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Army says all kidnapped students, staff rescued from Taliban


Latest update : 2009-06-02

The Pakistani military says that all 80 kidnapped students and staff have been rescued from Taliban militants. Officials reported on Monday that bus loads of students from a cadet college in tribal North Waziristan had been abducted.

AFP - Pakistan said Tuesday that soldiers rescued 80 kidnapped staff and students in a sting operation during a fierce battle, one day after they were snatched by masked Taliban gunmen.
The brazen abduction in a wild part of the northwest, which targeted staff and students from an army-run cadet college, had sparked increased fears of a widening backlash to a more than one-month offensive against the Taliban.
The military said all 71 cadets and nine staff were rescued when militants were moving them from the lawless tribal areas of North Waziristan to South Waziristan, where Washington accuses Al-Qaeda of plotting attacks on the West.
"The army established checkposts and all the routes were blocked. After a fierce fight the army was able to recover them," the army said.
Officials near the college in Razmak said the students are aged 15 to 25 and were not training for the army.
They had been held up at gunpoint on Monday in the province close to Afghanistan where Pakistan has pressed an assault against the Taliban for more than a month amid fears the rebels were gaining ground in the country.
"We tried to secure the release through negotiation. After that, we were compelled to launch a military operation," a military spokesman said in Peshawar, the main city in northwest Pakistan.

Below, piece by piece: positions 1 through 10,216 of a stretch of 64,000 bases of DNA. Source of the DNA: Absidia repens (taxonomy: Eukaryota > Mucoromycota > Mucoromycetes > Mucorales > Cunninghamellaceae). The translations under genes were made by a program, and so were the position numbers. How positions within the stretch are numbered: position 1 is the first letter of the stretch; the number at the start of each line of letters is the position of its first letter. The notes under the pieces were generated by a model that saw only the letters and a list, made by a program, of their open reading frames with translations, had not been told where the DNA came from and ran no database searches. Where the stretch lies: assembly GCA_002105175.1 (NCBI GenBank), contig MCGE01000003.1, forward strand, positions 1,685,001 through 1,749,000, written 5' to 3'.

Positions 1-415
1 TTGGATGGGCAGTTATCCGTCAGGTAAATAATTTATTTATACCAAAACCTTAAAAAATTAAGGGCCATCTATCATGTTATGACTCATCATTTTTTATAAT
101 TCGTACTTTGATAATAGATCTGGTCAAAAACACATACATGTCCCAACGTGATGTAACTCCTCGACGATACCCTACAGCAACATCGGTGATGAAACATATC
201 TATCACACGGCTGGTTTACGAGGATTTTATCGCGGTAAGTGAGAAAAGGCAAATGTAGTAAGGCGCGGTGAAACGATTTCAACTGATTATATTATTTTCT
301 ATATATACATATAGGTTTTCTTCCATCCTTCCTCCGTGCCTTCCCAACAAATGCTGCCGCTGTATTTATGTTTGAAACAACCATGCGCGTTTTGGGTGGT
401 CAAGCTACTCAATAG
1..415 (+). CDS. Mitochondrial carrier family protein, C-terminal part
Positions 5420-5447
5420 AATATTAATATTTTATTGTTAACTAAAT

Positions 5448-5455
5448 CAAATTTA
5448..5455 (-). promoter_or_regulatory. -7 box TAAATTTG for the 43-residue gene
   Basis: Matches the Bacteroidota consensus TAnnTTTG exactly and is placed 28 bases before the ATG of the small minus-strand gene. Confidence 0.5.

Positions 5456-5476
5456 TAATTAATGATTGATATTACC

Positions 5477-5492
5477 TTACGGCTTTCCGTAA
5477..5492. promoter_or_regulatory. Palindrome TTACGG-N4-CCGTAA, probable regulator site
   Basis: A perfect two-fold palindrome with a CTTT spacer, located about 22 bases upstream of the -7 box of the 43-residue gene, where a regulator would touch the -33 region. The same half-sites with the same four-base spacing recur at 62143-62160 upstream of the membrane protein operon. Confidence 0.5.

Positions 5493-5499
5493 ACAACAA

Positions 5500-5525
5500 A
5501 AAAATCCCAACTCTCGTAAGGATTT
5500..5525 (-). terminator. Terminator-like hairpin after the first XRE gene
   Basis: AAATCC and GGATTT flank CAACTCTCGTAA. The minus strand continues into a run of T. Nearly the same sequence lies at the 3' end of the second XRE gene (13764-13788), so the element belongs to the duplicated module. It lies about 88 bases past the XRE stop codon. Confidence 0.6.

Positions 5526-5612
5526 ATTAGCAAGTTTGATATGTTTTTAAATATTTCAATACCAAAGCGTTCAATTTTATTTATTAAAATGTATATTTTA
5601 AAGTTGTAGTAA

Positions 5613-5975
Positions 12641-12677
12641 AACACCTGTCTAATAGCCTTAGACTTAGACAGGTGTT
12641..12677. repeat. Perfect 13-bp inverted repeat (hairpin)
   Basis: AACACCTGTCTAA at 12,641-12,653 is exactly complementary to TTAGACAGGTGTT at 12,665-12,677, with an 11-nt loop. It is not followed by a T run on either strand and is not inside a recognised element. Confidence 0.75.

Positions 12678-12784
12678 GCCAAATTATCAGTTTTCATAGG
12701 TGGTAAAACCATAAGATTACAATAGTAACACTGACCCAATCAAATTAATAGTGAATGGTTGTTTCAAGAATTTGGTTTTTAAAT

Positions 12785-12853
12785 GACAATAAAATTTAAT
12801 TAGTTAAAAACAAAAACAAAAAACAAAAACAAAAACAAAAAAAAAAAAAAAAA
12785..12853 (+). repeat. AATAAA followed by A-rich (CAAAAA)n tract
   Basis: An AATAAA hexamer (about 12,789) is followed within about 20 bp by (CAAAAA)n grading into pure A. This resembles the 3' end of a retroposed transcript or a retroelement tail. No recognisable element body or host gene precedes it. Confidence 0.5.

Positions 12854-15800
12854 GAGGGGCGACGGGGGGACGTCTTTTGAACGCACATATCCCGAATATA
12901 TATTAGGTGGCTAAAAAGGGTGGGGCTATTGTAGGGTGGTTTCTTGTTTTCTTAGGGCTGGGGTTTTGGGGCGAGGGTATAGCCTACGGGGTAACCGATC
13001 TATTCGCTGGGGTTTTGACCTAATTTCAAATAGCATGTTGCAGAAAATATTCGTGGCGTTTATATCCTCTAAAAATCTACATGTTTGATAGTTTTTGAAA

No soldiers or civilian casualties were reported in the sting operation.
Tribal elders and government officials had been locked in talks overnight on efforts to secure the release of the students and staff.
The students had been heading to the town of Bannu after the college closed for the summer, Bannu town police chief Iqbal Marwat told AFP, adding: "They have been kidnapped by Taliban militants."
There had earlier been some confusion as to exactly how many students had gone missing, with numbers ranging from 20 to 100.
The incident fuelled already growing fears of revenge attacks for Pakistan's determined offensive, which has garnered widespread public support in the Muslim country for the first time and has upped attacks on civilians.
More than 80 people have been killed in bomb blasts across the country since the operation was launched on April 26, including two people killed in a car bomb in the garrison town of Kohat, also in northwest Pakistan, on Monday.
The military campaign is now in a sixth week since Taliban fighters advanced to within 100 kilometres (60 miles) of Islamabad, flouting a deal to put three million people under sharia law in exchange for peace.
The United States, which has strongly backed the operation, is sending special envoy Richard Holbrooke to Pakistan on Wednesday to examine the humanitarian crisis first hand and meet some of the displaced.
UN officials say up to 2.4 million people have fled the fighting, in what has been called the largest internal displacement in more than half a century.
The United States has announced 110 million dollars in emergency aid, on top of a multi-billion-dollar package working its way through the US Congress to help Pakistan root out extremism, a top US foreign policy priority.
Pakistan has said that more than 1,200 militants and around 90 soldiers have died since the operation was launched at the end of April.

Date created : 2009-06-02